When most people think of Hawaii they imagine beaches, surfing, nightlife, and of course, a rich variety of local foods. For most mainland Americans, Hawaiian food is so different and exciting that it’s difficult to decide what to try first. The good thing about Hawaii, though, is that living here or even visiting for an extended stay gives you plenty of time to explore food options. We’ve chosen a few favorites we think you must try.
1. Lau Lau
Lau lau is considered one of Hawaii’s comfort foods, kind of like fried chicken, mac and cheese, or pizza in the Lower 48. It’s prepared with pork and taro greens, which are then wrapped in steamed lau (or ti) leaves. Lau lau is traditionally served with steamed white rice, macaroni salad, and other popular side dishes. It can be made with chicken or salted fish as well as pork and can be a side dish or main meal.
Poi is one of the dishes most mainlanders think of when they think “Hawaiian food.” It’s a staple of the area. It’s best described as a type of pudding mixture made with taro, water, and a little salt or shoyu sauce. Poi is one of the healthiest foods you can eat. In fact, Hawaiians use it as a baby food because of its low fat, high protein, and high antioxidant and vitamin content.
3. Kalua Pig
This is another well-known Hawaiian main dish. Most recipes call for the pig to be wrapped in ti leaves, which helps maintain the flavor. Kalua means “to bake in the ground oven,” which gives the pig a unique smoky taste different from most barbecue. Kalua pig is often cooked in an underground imu, but if you don’t have one of those, you can make it at home in a slow cooker.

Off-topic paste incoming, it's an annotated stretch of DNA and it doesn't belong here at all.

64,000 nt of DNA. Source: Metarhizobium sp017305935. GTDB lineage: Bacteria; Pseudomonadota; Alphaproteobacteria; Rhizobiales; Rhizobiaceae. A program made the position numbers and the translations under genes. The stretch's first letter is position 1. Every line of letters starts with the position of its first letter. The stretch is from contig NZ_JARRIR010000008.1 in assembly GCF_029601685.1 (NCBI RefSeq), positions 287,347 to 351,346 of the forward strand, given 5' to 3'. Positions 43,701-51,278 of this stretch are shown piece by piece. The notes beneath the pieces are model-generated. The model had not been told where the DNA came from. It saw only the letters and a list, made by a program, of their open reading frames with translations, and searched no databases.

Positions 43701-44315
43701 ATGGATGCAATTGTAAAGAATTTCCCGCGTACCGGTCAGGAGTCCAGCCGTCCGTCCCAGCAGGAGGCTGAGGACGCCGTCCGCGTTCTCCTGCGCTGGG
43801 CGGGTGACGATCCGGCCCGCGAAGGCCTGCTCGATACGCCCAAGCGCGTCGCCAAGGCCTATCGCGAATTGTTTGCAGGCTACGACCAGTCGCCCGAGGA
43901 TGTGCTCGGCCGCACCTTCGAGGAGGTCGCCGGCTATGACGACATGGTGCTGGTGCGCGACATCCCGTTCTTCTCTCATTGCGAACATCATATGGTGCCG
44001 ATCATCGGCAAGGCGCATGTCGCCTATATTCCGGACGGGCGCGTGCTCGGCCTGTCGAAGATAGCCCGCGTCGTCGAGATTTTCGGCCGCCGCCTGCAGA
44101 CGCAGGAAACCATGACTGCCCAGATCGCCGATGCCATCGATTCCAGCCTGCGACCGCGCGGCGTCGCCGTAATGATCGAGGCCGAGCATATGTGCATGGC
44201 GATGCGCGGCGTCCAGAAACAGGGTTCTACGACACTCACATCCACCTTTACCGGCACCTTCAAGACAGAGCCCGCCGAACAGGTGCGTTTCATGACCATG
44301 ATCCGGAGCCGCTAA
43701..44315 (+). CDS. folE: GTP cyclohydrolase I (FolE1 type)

Also known as ulu, breadfruit is a pale yellow fruit with a starchy texture similar to potatoes. It’s one of Hawaii’s most versatile foods; it can be cooked almost any way you can think of. Some people eat it raw, and some make it into a breadfruit poi. Our favorite way to enjoy ulu is simply with a block of warm, melted butter. Yum! Breadfruit is one of the oldest Hawaiian foods, brought to the islands between 200 and 500 AD.
When it’s time for dessert, look no further than the coconut. Haupia is traditionally cut into squares like dessert bars but has a smooth, pudding-like texture. Traditional haupia is cooked in an imu, made with coconut cream and Polynesian arrowroot, and wrapped in ti leaves. More modern versions usually use coconut milk, cornstarch, and the smallest bit of sugar. Haupia should be allowed to solidify in the fridge for several hours.
Kulolo can be a dairy or non-dairy dessert, so if you’re lactose intolerant, fear not. It’s actually harder to find than some Hawaiian foods, but many farmers’ markets sell it, and the locals often make it at home. Kulolo is another coconut and taro root dessert made with brown sugar. It looks a bit like a pound cake and can be cut into slices and served with Rosalani—a popular Hawaiian brand of ice cream.
There are many other delicacies we haven’t covered here, so visit or move to Hawaii to learn about and taste all our delicious local dishes.
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